Exposed: Massive New Spy Center Built to Track Your Emails and Phone Calls
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GEN. KEITH ALEXANDER: No, it’s not.
NERMEEN SHAIKH: That was NSA director, General Keith Alexander, being questioned by Georgia Congressman Hank Johnson. James Bamford, your response?
JAMES BAMFORD: Well, you know, the NSA has constantly denied that they’re doing things, and then it turns out they are doing these things. They denied they were doing domestic eavesdropping back in the '70s, and it turned out they had Operation SHAMROCK and Operation MINARET, and they've been reading every single telegram coming in or going out of the country for 30 years at that point, and also eavesdropping on antiwar veterans. That came out during the Church Committee report. More recently, a few years ago, President Bush said before camera that the United States is not eavesdropping on anybody without a warrant, and then it turns out that we had this exposure to all the warrantless eavesdropping in the New York Times article. And so, you have this constant denial and parsing of words in terms of what he’s saying.
So, what I would like to do—I quote from a number of people in the article that are whistleblowers. They worked at NSA. They worked there many years. One of my key whistleblowers was the senior technical person on the largest eavesdropping operation in NSA. He was a very senior NSA official. He was in charge of basically automating the entire world eavesdropping network for NSA. So—and one of the other people is a intercept operator that was actually listening to these calls, listening to journalists calling from overseas and talking to their wives and having intimate conversations. And she tells about how these people were having these conversations, and she felt very guilty listening to them. These people came forward and said, you know, this shouldn’t be happening. Bill Binney, the senior official I interviewed, had been with NSA for 40 years almost, and he left, saying that what they’re doing is unconstitutional.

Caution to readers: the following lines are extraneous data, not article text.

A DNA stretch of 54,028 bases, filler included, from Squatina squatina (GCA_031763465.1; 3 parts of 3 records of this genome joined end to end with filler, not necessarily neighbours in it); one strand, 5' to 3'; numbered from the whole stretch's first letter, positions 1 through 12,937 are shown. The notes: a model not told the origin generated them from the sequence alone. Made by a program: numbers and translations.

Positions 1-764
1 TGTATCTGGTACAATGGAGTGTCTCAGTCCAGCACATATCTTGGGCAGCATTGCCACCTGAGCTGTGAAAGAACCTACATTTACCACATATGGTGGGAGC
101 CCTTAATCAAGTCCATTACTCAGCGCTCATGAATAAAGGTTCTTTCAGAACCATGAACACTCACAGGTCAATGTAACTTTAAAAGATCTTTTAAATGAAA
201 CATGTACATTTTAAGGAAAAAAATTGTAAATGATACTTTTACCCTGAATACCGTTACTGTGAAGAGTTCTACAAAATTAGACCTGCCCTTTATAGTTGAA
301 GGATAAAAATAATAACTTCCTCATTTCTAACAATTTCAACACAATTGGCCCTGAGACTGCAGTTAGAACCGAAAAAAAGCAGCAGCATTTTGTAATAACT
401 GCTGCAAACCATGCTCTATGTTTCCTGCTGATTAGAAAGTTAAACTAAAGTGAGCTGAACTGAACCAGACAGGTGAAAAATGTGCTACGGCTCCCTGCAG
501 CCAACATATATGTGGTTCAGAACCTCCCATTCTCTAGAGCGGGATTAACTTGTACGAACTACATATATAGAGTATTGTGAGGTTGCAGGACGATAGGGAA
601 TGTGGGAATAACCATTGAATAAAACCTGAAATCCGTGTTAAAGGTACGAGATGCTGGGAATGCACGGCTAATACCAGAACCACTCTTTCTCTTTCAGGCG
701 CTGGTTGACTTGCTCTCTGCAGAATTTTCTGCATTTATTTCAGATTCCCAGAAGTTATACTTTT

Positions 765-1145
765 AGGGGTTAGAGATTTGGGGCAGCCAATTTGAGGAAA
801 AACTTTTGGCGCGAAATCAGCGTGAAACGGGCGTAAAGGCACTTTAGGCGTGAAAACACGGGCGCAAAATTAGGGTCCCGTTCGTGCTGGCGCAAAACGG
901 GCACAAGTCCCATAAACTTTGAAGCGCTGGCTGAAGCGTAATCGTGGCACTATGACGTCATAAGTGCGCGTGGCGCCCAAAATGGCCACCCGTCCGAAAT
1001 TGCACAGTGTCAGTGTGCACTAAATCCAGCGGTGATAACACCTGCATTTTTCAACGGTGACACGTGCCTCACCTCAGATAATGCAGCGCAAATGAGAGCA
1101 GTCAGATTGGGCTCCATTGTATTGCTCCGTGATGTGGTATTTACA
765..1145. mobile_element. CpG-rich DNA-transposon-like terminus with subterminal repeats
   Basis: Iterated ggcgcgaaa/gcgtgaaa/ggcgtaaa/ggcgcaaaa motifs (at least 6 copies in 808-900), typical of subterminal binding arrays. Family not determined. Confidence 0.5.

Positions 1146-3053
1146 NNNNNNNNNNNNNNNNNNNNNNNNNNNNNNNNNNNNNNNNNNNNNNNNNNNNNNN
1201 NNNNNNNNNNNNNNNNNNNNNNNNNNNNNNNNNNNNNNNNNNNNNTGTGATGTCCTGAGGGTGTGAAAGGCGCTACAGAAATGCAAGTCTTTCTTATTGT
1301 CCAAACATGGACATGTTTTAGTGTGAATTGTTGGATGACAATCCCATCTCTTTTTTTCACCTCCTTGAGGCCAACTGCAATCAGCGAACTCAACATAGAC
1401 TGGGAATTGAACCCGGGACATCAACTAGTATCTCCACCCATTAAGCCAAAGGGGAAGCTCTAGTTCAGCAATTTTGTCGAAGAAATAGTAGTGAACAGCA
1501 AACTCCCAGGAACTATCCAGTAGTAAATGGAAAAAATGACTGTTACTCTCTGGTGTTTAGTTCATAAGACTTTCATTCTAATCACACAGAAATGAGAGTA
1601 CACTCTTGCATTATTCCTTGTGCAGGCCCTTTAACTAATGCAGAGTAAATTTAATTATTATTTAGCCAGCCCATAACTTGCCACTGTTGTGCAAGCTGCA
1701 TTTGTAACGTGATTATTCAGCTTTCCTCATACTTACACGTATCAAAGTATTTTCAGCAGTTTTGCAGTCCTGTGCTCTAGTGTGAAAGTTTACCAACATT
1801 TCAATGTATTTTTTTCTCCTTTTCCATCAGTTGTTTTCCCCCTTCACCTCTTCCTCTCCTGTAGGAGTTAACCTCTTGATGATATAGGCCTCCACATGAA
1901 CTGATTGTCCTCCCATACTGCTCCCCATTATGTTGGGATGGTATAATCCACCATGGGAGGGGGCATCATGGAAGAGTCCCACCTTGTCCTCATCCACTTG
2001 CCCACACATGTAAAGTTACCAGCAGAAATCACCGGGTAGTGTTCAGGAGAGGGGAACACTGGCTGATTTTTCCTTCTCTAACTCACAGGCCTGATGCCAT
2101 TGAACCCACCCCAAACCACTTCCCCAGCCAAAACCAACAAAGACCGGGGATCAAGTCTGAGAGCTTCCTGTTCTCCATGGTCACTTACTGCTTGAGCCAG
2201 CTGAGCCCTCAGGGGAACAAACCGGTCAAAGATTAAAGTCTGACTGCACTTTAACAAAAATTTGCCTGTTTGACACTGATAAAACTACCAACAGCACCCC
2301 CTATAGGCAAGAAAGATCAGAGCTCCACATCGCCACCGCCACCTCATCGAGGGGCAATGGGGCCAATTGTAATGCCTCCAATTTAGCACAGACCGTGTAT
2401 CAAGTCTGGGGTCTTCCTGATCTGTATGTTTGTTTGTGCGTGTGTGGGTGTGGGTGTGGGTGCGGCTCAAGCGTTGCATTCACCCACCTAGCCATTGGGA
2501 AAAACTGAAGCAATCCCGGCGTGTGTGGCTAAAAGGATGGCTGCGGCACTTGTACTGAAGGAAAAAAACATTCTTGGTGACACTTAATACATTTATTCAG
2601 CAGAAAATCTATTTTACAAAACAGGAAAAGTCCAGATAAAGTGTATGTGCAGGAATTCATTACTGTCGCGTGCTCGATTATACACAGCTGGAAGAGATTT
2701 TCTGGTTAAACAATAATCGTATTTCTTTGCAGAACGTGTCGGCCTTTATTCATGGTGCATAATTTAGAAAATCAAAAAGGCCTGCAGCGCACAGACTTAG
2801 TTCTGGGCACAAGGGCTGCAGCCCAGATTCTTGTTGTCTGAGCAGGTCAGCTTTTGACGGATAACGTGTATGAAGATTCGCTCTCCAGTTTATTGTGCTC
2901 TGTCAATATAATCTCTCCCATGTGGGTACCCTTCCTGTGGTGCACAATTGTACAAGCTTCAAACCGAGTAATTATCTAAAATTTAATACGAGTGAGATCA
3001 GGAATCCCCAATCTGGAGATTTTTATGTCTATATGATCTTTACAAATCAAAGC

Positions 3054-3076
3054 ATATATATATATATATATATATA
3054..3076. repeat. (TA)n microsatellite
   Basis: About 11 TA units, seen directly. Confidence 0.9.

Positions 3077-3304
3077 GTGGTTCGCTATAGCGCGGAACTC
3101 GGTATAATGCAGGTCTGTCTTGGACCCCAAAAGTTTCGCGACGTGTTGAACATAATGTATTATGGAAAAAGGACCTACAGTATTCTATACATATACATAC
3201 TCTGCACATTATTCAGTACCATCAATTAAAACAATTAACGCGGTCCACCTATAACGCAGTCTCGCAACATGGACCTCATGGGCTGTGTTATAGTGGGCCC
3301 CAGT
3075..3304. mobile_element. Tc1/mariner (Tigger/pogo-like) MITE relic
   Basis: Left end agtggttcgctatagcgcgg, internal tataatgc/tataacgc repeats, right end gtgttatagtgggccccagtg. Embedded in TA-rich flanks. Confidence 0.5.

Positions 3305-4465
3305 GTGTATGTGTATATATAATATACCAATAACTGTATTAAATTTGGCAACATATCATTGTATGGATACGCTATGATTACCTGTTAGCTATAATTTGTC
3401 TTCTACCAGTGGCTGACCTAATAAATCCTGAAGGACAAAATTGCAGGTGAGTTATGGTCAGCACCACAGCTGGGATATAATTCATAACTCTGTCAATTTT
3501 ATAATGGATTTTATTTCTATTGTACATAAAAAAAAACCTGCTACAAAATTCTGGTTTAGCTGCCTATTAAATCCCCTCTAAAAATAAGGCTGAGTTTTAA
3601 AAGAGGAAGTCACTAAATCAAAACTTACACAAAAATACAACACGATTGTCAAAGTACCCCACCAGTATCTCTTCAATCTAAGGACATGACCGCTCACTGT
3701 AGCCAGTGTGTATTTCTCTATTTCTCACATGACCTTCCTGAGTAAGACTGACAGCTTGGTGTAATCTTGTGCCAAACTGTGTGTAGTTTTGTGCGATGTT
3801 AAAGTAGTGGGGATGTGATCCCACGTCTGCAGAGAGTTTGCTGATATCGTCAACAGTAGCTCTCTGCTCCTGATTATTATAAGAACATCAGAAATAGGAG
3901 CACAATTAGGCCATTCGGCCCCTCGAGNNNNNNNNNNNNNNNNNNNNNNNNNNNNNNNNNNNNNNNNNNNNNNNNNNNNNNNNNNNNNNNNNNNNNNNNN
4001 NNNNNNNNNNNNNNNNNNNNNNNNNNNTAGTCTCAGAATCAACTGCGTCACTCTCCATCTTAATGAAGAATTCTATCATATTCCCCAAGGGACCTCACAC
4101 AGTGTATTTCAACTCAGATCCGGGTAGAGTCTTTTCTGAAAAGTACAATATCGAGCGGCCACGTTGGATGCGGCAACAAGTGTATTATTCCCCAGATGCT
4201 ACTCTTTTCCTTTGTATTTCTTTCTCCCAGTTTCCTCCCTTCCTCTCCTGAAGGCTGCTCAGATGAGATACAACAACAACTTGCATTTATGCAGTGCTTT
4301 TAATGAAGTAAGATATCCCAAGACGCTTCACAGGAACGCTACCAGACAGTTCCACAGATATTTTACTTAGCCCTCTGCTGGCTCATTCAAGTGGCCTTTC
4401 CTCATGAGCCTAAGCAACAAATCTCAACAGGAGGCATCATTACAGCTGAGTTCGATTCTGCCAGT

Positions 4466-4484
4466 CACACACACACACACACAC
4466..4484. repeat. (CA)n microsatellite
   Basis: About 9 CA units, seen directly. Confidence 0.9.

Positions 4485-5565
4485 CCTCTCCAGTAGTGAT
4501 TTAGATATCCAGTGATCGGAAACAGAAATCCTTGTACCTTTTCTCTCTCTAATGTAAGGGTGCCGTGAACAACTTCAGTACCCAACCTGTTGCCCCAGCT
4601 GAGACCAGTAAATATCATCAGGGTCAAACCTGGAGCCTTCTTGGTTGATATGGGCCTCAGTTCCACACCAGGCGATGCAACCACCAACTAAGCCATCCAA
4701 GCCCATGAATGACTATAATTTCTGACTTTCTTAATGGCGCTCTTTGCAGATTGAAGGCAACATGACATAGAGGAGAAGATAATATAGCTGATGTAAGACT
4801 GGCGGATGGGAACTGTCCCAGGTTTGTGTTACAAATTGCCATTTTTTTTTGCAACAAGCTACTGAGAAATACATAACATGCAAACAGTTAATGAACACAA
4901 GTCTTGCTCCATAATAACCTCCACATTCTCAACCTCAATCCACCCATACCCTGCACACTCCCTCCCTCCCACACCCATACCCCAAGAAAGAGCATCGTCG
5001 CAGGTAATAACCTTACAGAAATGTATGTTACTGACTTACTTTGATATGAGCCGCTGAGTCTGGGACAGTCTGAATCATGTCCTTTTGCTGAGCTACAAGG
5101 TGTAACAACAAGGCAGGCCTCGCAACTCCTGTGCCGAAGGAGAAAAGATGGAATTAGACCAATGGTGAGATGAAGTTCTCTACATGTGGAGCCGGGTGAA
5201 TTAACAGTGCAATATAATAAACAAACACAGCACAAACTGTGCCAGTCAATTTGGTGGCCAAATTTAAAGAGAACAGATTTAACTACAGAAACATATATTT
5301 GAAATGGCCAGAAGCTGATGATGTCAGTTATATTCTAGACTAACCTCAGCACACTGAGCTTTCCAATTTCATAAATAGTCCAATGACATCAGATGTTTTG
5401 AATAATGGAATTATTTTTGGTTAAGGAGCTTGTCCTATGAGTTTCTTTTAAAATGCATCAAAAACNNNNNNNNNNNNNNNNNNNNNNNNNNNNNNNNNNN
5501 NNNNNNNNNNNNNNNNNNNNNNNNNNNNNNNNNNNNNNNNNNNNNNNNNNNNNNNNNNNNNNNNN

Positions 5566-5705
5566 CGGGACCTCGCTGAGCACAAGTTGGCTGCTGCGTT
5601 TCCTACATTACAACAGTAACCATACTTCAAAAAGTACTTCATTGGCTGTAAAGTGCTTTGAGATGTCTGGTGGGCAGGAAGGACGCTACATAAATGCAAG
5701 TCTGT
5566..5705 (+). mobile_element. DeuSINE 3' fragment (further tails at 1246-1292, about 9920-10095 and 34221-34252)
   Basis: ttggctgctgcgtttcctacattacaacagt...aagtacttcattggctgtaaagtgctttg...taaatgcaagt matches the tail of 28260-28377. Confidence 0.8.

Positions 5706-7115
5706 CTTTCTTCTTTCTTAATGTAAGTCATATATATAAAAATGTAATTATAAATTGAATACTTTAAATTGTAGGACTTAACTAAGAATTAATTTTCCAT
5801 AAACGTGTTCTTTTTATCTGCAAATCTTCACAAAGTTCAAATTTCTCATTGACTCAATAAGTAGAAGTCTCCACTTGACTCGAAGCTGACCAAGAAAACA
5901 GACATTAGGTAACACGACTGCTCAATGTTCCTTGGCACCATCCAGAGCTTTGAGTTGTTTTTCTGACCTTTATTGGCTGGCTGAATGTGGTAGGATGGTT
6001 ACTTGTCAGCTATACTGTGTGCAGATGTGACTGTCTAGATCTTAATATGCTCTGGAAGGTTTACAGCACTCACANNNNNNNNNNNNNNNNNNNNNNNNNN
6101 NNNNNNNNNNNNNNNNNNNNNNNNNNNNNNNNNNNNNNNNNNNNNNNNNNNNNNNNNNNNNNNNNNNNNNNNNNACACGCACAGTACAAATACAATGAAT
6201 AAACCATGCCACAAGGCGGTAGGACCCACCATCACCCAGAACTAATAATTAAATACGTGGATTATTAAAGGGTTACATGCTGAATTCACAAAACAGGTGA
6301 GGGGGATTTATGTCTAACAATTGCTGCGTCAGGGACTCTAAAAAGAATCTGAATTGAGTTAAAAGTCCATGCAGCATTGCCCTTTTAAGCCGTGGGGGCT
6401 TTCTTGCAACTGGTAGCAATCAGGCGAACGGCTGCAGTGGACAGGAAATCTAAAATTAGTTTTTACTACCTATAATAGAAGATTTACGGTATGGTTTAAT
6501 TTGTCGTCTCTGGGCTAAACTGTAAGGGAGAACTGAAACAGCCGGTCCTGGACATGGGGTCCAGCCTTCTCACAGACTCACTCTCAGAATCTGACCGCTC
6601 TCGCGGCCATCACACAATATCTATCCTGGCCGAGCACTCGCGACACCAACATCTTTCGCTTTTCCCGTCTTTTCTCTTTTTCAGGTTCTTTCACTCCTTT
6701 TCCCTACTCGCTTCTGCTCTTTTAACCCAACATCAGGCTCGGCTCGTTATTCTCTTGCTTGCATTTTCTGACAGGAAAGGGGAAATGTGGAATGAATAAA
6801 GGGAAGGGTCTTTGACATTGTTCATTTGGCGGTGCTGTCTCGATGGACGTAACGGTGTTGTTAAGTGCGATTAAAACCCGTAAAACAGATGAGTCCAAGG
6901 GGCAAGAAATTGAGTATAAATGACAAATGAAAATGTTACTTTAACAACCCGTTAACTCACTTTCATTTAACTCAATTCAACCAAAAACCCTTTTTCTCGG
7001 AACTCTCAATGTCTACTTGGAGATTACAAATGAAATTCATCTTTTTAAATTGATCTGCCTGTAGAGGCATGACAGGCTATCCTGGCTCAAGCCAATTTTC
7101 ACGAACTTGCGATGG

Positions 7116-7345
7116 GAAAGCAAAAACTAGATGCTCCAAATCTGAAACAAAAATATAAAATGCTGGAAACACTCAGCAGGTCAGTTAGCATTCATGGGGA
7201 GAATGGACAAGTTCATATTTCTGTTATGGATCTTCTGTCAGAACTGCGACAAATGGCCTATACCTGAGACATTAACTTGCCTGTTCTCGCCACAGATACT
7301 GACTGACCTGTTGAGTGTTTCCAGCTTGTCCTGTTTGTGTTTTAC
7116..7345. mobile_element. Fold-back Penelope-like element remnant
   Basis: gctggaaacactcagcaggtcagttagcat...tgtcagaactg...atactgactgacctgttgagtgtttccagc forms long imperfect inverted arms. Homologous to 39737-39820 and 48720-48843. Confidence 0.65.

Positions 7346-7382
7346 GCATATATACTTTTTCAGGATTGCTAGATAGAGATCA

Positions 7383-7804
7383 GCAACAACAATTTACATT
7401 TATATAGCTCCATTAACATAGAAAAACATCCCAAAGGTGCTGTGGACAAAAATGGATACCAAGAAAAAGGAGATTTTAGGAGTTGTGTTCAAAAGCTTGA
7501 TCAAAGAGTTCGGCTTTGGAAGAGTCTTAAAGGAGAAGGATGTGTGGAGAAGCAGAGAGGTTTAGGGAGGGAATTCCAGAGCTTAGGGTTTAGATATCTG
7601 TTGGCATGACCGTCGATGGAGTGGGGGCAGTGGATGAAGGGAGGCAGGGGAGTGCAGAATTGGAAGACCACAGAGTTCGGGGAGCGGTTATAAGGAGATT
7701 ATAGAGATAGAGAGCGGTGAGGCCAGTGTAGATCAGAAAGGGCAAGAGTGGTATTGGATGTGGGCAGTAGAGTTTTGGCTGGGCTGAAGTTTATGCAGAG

What I’d like to see is, why don’t we have a panel, for the first time in history, of some of these people and have them before Congress, sitting there telling their story to Congress, instead of to me, and then have NSA respond to them? I mean, this is the American public who we’re talking about whose phone calls we’re talking about, so—and email and data searches and all that. So I think it’s about time that the Congress get involved, instead of asking questions from a newspaper or from a magazine article, and start actually questioning these people on the record in terms of what they’re doing and how they’re doing it and to whom they’re doing it—you know, to whom they’re doing it.
AMY GOODMAN: We’re talking to James Bamford, longtime reporter on intelligence activities in this country, has been doing it for more than 30 years, been covering the National Security Agency, a top-secret agency far bigger than the CIA. Jim Bamford, you referred to some of your whistleblowers. And in 2008, I spoke with retired Army Sergeant Adrienne Kinne here on Democracy Now!, who revealed she was personally ordered to eavesdrop on Americans working for news organizations and NGOs in Iraq. Take a listen.
ADRIENNE KINNE: After 9/11, when we were mobilized and given this new mission, it was very—starting something from the bottom up, and it was really striking that in intercepting all these satellite phone communications, the majority of the traffic was not Arabic. It was languages beyond our translation capabilities. We would get Chinese, Japanese, Tagalog, Tadzhik, a lot of Dari, Persian, Pashto, some minimal Arabic, but really not that much. And so, we would just go through this process of going through and identifying who belonged to what. And as we began to identify different phone numbers which belong to these humanitarian aid organizations and journalists, we actually had the capability to block those phone numbers from being intercepted, but due to guidance given to our officer in charge, we did not do that.